One way to avoid creating an email contract is to explicitly state that the email isn’t intended to be a contract. One way to do this is by including the term ‘subject to contract’, which suggests that a contract needs to be created separately for this agreement to become legally enforceable. 

Let’s explore what this might look like in practice. Imagine that email 2 above about that new bathroom said this:

"Hi Robert, yes, I can do that. It’ll cost you £8,000 and I can start on 2 March (subject to contract). Let me know if you’re happy to go ahead."

Those three little words – “subject to contract” – are really important. They make it clear that this email chain isn’t, in fact, a contract. You might even want to include this in the subject line as well, and/or in your email footer just to be safe.

Another way to avoid creating an email contract is by continuing to negotiate the terms it includes, rather than accepting them.  

For example, imagine if email 3 above had said:

 “Thanks Anna. Yes, I’m happy to go ahead with this. Could we have a chat about which suite I’d like?”

Now you could argue that a contract hasn’t yet been formed, as Anna and Robert are still negotiating the details. 

What do the courts say about email contracts?

But do emails hold up in court? Well, it depends. Let’s go back to school for a moment and check out some case law to find out.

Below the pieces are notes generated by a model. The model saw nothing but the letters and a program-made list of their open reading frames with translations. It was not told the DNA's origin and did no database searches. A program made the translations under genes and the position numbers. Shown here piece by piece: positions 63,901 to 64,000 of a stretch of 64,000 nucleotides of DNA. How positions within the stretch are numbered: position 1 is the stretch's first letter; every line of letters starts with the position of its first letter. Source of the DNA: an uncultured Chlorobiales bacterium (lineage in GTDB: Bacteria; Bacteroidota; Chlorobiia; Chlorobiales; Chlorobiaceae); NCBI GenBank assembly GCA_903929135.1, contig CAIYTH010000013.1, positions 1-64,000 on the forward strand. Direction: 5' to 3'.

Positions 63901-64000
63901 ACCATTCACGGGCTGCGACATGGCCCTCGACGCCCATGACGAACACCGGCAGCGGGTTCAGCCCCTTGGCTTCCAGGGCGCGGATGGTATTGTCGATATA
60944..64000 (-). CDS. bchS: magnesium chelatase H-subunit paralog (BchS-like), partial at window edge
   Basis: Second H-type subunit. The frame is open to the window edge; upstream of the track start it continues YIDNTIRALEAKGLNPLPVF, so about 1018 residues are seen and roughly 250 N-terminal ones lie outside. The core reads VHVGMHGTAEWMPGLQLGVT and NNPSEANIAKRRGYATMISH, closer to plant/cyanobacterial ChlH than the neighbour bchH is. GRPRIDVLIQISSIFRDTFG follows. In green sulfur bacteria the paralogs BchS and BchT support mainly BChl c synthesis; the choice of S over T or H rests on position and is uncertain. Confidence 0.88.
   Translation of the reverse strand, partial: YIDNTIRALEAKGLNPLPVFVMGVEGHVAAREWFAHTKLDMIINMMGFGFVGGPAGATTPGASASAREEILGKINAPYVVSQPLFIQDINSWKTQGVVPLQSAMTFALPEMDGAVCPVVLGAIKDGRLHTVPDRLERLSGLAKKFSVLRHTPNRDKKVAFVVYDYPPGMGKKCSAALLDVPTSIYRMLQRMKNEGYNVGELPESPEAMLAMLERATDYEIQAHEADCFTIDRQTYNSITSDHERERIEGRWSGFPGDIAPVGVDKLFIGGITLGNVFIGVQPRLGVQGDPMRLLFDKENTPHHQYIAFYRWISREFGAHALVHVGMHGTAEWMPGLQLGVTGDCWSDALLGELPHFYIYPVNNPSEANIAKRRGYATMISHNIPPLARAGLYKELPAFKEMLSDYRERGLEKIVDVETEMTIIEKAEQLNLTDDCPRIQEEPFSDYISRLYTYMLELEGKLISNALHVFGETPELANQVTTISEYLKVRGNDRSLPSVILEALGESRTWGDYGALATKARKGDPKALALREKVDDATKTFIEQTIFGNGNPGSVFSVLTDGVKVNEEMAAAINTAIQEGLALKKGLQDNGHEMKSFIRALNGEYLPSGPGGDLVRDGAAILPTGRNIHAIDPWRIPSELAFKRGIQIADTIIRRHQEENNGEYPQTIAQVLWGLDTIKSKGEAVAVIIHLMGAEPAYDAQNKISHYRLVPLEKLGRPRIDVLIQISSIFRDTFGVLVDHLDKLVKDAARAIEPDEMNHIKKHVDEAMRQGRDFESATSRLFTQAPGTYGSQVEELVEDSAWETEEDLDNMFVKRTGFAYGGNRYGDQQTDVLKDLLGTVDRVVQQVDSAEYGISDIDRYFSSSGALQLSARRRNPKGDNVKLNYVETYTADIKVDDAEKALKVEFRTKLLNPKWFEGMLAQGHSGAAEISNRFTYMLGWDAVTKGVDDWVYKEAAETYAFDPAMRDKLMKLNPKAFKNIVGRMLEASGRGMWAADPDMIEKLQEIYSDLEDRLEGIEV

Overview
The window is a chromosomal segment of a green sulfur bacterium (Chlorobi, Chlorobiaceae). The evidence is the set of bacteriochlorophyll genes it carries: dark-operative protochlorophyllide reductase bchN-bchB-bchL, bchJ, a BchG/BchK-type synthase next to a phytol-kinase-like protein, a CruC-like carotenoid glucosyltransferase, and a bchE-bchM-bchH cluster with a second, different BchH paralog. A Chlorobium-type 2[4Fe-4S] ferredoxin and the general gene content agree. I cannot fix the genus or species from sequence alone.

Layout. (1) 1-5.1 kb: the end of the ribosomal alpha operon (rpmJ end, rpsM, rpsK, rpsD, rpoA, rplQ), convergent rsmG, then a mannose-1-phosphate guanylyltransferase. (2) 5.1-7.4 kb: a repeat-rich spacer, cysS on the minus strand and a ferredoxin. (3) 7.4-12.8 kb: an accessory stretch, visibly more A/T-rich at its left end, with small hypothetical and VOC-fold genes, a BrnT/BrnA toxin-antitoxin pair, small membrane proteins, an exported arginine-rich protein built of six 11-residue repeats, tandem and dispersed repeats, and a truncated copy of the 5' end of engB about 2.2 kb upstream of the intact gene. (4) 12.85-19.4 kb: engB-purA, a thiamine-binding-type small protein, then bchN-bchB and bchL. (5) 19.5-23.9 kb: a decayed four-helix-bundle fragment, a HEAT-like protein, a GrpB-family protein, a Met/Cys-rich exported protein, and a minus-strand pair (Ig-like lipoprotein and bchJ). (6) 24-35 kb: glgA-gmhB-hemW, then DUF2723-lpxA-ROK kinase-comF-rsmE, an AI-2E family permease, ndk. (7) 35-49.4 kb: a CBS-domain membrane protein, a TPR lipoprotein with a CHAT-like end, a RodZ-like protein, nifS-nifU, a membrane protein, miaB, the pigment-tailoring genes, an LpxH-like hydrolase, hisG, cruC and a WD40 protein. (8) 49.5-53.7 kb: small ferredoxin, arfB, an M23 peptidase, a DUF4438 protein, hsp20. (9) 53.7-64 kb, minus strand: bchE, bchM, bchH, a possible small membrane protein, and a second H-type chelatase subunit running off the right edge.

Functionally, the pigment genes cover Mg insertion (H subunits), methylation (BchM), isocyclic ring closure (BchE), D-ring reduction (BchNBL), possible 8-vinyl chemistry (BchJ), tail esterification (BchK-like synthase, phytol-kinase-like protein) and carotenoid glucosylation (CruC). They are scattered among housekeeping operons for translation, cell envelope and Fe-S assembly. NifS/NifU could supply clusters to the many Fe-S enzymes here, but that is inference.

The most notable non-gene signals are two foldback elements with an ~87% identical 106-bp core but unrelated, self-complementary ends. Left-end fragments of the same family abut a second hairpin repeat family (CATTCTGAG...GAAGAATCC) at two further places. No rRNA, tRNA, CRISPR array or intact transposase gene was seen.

Athena v Superdrug 

One of the most famous cases about when an email becomes a contract is a UK case called Athena v Superdrug. In this example, Athena argued that an exchange of emails with health and beauty retailer Superdrug had created a legally binding contract. 

Athena and Superdrug had discussed a transaction to sell cosmetics for just over £1.3m.

The brand manager (Athena) emailed the buyer (Superdrug) asking for confirmation that Superdrug were placing the order and committing to a minimum quantity each year. 

Superdrug replied telling them to go ahead. However, when the products didn’t sell well enough, Superdrug cancelled the order before the first 12 months were up. As a result, Athena then sued Superdrug for breach of contract.

But was there a contract to begin with? 

Well, Superdrug argued that since they usually used a formal contract procedure that involved the creation of sales contracts, like purchase orders, no contract could be formed via email. They also said that they hadn’t intended to enter into a contract and that the buyer didn’t have the authority to commit to it – only to negotiate the terms.

However, the court decided that the email could constitute a contract, as there was a clear offer and acceptance within the email chain. The court also said that Athena had relied on the confirmation email from Superdrug to be legally binding, and that that was completely fair in this situation. 

Let’s look at a US case next. 

Forcelli v Gelco

The Forcelli v Gelco case was about whether or not an email summarizing the terms of a settlement for a car accident could be enforced as a contract.